Part 4. Effects and I/O
Functional programming is a complete programming paradigm. All programs that we can imagine can be expressed functionally, including those that mutate data in place and interact with the external world by writing to files or reading from databases. In this part, we’ll apply what we covered in parts 1–3 of this book to show how FP can express these effectful programs.
We’ll begin in the next chapter by examining the most straightforward handling of external effects, using an I/O monad. This is a simplistic embedding of an imperative programming language into a functional language. The same general approach can be used for handling local effects and mutation, which we’ll introduce in chapter 14. Both of these chapters will motivate the development of more composable ways to deal with effects. In chapter 15, our final chapter, we’ll develop a library for streaming I/O, and discuss how to write compositional and modular programs that incrementally process I/O streams.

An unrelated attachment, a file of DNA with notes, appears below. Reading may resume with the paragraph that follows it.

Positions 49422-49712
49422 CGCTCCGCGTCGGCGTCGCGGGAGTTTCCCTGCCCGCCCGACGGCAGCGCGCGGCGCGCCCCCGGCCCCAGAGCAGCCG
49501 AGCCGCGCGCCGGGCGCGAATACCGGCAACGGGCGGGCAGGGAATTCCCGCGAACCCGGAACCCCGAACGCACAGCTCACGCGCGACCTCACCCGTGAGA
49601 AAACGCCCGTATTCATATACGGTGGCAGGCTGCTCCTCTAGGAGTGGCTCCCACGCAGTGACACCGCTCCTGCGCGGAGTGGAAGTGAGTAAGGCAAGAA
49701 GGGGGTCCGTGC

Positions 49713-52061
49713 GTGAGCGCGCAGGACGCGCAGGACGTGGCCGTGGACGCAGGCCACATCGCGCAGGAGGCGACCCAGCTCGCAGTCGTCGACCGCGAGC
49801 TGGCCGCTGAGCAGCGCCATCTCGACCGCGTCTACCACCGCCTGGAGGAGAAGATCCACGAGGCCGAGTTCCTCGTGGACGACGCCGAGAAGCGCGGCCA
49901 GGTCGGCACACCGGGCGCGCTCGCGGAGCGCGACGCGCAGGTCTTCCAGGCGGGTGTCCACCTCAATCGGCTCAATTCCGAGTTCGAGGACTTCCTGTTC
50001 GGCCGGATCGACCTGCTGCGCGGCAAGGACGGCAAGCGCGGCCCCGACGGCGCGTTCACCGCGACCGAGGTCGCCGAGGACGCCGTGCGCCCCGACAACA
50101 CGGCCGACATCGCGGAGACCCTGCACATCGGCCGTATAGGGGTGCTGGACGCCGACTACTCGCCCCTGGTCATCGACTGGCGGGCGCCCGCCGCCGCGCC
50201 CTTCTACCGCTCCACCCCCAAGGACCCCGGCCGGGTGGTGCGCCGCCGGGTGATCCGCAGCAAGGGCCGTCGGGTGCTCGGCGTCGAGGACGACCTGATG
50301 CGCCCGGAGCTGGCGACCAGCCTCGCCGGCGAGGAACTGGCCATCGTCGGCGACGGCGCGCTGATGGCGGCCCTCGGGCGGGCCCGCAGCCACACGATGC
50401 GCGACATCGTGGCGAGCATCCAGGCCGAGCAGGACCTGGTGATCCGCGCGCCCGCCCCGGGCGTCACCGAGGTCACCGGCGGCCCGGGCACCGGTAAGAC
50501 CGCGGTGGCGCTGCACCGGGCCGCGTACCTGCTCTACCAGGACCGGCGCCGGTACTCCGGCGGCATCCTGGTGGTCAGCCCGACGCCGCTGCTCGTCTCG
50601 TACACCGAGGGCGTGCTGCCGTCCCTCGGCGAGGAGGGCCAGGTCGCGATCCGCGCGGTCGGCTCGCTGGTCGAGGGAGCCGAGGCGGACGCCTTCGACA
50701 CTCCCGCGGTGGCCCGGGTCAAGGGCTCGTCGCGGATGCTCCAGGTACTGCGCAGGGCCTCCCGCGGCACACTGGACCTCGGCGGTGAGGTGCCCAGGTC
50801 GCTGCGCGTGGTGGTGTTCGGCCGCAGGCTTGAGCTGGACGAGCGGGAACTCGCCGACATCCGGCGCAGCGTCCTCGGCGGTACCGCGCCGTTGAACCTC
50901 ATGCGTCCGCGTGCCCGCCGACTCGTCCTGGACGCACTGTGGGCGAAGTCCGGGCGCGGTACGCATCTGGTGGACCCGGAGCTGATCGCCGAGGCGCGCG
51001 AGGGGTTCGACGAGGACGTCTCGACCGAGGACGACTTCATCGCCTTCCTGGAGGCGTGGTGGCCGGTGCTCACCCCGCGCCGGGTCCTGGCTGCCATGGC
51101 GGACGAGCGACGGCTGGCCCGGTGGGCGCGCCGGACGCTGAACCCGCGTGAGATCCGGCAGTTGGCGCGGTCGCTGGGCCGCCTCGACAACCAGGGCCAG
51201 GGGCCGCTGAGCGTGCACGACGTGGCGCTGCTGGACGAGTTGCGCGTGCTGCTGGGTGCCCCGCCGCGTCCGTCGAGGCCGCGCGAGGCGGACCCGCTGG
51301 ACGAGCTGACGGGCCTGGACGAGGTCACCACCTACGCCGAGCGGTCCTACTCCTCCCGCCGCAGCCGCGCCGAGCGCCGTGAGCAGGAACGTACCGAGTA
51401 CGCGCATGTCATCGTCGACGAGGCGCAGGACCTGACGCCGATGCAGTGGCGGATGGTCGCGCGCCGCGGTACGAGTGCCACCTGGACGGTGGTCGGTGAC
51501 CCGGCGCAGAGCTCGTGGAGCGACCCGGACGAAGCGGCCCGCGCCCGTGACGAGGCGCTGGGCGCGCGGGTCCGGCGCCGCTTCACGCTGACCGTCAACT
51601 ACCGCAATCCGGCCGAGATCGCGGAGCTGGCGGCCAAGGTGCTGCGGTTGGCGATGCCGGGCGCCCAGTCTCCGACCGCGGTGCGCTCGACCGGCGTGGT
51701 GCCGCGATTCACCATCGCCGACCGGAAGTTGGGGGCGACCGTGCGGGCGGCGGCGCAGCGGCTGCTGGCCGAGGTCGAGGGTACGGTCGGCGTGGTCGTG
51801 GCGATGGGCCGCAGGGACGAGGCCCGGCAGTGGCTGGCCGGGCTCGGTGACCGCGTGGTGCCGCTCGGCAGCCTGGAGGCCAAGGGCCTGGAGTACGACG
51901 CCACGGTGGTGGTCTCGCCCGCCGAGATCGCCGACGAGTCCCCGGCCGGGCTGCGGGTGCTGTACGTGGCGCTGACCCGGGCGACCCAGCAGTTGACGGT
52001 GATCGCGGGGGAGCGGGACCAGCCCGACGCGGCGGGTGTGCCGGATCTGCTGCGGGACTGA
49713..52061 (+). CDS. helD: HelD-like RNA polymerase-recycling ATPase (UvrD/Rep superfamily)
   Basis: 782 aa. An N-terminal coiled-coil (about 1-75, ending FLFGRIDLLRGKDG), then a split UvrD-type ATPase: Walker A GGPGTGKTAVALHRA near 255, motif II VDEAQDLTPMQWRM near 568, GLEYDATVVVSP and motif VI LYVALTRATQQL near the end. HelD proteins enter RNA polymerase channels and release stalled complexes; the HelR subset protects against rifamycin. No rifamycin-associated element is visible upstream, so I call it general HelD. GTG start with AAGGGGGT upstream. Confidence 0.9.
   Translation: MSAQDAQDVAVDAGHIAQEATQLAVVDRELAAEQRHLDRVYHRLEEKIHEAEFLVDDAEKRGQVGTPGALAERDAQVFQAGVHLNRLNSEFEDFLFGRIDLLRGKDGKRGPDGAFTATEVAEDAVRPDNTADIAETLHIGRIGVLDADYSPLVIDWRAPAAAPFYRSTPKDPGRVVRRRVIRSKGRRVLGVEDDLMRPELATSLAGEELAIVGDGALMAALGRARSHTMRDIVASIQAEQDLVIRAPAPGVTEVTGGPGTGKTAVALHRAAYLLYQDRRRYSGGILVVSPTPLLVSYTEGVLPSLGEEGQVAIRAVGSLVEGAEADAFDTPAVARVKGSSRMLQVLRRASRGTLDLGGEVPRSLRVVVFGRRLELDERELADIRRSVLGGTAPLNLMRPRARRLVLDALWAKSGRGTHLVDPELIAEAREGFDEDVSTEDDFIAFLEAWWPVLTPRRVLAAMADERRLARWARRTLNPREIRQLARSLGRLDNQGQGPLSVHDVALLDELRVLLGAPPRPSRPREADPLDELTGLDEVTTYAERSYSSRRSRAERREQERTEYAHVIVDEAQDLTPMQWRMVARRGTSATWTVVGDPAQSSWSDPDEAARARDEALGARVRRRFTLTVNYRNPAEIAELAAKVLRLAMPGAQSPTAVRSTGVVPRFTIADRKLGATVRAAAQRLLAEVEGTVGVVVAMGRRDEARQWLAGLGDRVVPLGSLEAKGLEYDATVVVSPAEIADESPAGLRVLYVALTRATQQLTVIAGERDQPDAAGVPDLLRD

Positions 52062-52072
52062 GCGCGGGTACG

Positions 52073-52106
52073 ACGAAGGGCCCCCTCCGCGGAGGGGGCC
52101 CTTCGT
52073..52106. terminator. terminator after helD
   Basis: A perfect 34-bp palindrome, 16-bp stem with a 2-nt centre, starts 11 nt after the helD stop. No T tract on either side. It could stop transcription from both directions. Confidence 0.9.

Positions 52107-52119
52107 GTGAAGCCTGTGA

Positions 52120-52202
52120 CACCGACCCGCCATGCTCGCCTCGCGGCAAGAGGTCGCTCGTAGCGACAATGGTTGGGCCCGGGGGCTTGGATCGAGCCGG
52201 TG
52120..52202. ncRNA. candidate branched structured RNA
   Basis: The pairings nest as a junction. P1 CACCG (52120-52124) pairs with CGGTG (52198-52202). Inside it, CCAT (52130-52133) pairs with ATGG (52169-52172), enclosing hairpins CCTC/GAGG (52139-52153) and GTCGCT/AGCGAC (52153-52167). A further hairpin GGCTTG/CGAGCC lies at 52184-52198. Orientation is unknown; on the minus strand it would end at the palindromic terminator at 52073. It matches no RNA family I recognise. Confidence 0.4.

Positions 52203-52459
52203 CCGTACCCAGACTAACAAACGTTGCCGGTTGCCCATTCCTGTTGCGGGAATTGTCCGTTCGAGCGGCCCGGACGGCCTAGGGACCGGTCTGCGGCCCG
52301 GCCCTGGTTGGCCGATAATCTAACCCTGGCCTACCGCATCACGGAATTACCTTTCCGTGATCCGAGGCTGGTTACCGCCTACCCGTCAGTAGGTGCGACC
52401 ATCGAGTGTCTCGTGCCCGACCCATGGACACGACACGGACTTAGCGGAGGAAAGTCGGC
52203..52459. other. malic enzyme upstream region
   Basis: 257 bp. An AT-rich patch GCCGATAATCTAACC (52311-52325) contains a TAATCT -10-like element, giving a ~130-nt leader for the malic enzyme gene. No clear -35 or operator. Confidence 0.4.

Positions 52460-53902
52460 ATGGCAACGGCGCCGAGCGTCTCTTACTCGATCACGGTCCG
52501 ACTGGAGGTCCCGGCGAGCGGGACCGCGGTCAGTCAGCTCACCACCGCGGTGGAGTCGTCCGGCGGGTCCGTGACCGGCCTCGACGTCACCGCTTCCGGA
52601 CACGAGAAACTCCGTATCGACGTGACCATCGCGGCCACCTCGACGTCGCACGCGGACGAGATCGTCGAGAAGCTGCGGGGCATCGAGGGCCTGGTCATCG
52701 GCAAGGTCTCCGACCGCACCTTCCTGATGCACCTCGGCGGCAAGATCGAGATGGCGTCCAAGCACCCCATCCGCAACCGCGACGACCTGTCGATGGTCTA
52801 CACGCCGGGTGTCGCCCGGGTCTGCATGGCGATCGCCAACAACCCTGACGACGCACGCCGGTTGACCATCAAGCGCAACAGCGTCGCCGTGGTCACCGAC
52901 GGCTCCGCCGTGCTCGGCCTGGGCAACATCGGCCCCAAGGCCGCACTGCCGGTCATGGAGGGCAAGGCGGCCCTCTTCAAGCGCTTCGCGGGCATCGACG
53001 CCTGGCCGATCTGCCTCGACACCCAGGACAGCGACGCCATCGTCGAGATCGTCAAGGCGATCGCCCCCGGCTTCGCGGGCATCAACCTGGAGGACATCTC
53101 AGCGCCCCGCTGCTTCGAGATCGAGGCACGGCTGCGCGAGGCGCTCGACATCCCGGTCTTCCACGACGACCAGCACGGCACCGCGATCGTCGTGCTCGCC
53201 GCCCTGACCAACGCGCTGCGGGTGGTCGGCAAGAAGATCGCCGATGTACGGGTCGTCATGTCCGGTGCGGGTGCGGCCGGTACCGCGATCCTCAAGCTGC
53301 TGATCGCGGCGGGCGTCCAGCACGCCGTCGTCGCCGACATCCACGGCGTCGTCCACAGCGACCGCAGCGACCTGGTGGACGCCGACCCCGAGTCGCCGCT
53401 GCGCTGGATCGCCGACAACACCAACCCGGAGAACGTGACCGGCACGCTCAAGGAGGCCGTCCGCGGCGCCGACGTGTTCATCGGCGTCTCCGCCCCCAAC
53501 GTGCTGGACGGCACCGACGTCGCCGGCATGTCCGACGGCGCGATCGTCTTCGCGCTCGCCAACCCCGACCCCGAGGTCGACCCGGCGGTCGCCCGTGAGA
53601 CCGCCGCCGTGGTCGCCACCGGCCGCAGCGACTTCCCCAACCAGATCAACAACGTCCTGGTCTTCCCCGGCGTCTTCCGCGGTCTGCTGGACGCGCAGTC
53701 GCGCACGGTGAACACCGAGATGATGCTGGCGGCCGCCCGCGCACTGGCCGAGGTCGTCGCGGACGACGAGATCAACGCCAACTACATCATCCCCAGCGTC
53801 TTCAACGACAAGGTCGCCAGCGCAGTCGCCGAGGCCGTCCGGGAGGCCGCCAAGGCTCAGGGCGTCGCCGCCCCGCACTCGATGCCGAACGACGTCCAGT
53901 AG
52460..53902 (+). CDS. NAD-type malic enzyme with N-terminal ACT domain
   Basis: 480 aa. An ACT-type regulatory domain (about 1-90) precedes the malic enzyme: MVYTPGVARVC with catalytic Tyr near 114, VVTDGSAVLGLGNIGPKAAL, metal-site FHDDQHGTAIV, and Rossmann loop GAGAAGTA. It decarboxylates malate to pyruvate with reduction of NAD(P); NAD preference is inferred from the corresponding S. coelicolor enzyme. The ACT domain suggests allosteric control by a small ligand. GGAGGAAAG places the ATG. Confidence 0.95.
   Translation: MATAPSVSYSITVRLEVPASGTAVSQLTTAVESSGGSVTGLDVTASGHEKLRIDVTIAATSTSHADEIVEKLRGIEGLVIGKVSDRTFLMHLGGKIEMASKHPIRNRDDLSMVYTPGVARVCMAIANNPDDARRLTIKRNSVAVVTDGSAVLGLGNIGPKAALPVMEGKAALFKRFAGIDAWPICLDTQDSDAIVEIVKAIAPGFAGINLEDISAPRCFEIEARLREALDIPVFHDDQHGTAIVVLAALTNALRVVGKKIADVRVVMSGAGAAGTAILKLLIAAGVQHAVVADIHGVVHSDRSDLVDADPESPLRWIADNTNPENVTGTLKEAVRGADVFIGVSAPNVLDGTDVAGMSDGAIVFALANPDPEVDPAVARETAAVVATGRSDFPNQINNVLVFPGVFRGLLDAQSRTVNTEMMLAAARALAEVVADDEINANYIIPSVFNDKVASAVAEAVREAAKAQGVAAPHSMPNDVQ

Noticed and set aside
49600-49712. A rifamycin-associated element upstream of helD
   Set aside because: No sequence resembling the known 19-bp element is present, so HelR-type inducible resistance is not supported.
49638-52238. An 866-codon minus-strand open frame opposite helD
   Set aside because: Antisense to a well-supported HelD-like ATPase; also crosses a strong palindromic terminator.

Our goal in this part of the book is not to cover absolutely every technique relevant to handling I/O and mutation, but to introduce the essential ideas and equip you with a conceptual framework for future learning. You’ll undoubtedly encounter problems that don’t look exactly like those discussed here. But along with parts 1–3, after finishing this part you’ll be in good position to apply FP to whatever programming tasks you may face.